• What do we know about the state and nature of intersectional gender inequality in our customer communities?
  • How might this inequality privilege, disadvantage or exclude women, men and gender diverse customers who need to access hardship policy services?
  • How might support needs differ for women, men, and gender diverse customers who are Aboriginal and Torres Strait Islander, have different cultural identities and English language proficiency levels, ages, disabilities, and sexual orientations?
  • What do we know about the gender split of hardship policy users and their experience accessing the services provided under this policy? Can we analyse their experiences and access by gender and other intersectional attributes?

Step 2: Understand the policy context

  • Xian and her team follow the process in GIA Template 2 to address some of the knowledge gaps they have identified
  • They explore internal data, complete desktop research, and consult with stakeholders to develop a clearer picture of how the Financial Hardship Policy might inadvertently exclude diverse customer communities
  • They aim to complete this work over a few weeks so that they can use it to inform the development of policy improvement options in GIA Step 3.

Investigating internal data

Xian and her team have limited internal data on the gender of customers accessing hardship supports outlined in the policy. This limits their ability to evaluate customer access and experience by gender.

Without this data, Xian takes time to review other internal information already collected by the organisation. This includes:

  • organisational strategies and action plans, including data from customer consultations that informed these plans
  • consultation data from water pricing consultation processes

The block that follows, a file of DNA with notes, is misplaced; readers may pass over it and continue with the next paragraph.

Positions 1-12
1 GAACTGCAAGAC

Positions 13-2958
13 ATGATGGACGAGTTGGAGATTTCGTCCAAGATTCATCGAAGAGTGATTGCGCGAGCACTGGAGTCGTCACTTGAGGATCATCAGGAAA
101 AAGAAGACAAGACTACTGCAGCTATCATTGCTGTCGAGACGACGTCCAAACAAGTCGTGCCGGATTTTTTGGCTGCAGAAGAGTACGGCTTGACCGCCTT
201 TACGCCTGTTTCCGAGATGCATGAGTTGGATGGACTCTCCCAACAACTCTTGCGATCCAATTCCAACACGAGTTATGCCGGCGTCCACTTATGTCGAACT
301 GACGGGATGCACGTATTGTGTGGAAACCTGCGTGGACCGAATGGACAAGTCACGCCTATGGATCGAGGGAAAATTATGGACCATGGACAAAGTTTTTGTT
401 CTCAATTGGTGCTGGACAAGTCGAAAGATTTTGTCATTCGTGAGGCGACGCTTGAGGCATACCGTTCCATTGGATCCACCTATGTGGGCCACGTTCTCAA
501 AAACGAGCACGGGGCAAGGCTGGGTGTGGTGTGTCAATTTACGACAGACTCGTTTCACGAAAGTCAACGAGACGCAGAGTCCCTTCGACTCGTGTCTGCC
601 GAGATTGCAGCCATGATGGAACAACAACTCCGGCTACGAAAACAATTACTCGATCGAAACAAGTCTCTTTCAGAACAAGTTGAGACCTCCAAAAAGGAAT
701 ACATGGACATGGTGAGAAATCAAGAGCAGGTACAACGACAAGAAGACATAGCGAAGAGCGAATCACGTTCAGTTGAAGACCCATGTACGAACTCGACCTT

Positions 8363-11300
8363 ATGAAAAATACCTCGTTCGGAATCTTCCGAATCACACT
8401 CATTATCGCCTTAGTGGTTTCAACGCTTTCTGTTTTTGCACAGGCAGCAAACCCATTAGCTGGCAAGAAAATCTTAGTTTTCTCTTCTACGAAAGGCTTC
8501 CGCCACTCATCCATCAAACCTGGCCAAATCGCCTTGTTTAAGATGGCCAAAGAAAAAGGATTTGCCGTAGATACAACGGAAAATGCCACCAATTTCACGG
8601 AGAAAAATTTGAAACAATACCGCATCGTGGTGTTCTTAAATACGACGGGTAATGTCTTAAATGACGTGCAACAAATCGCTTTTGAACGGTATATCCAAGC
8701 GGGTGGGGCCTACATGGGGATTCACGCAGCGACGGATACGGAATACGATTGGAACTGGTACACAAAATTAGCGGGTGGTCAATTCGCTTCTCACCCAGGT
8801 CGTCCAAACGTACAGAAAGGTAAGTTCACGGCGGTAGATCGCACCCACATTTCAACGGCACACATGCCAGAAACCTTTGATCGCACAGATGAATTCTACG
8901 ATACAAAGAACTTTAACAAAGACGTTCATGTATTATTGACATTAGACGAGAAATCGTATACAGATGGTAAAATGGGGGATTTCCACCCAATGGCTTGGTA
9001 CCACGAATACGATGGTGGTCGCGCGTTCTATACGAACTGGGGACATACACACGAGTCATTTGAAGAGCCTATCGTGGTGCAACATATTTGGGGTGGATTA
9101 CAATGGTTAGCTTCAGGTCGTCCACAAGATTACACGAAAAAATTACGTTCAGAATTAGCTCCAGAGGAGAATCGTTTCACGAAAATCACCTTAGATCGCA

• enquiries and complaints handling data
  • general (non-disaggregated) data on customers accessing financial hardship supports.

Data, statistics and desktop research

Team members also complete independent research using a range of external sources. They refer to the Commission’s compilation of data sources for conducting a gender impact assessment when they begin this external research.

Xian and her team review data from some of the following sources:

  • Australian Bureau of Statistics (ABS)
  • HILDA Survey Data
  • Victorian Women’s Health Atlas
  • Australian and Torres Strait Islander Data Archive (ATSIDA).

They also review data and reports from peak bodies supporting diverse communities, regulatory bodies guiding hardship support, and peak bodies providing financial counselling and support services. Publications they review come from organisations, including:

  • Essential Services Commission
  • The National Debt Helpline
  • Homelessness Australia
  • Australian Institute of Health and Welfare
  • National LGBTI Health Alliance
  • Rainbow Health Australia
  • Victorian Aboriginal Childcare Agency
  • Victorian Aboriginal Community Controlled Healthcare organisation.

Stakeholder consultation

Xian would like to use stakeholder consultation to better understand the lived experiences of local community members who have accessed financial hardship support. She understands that these 'voices' need to be clear in defining how the policy can best respond to them.

Xian speaks with representatives from some of the following groups:

  • Financial counsellors
  • Local family violence service providers
  • CALD service providers
  • Groups focusing on men’s mental health
  • Disability services
  • Housing services
  • Local Aboriginal and Torres Strait Islander community groups and elders.

Evidence collected by Xian and her team

Step 3: Evaluate the options

  • Based on the evidence gathered, Xian uses GIA Template 3 to document two possible options for policy review.
  • She brings the team back together for a 60-min session to discuss these options and consider any gendered risks and benefits.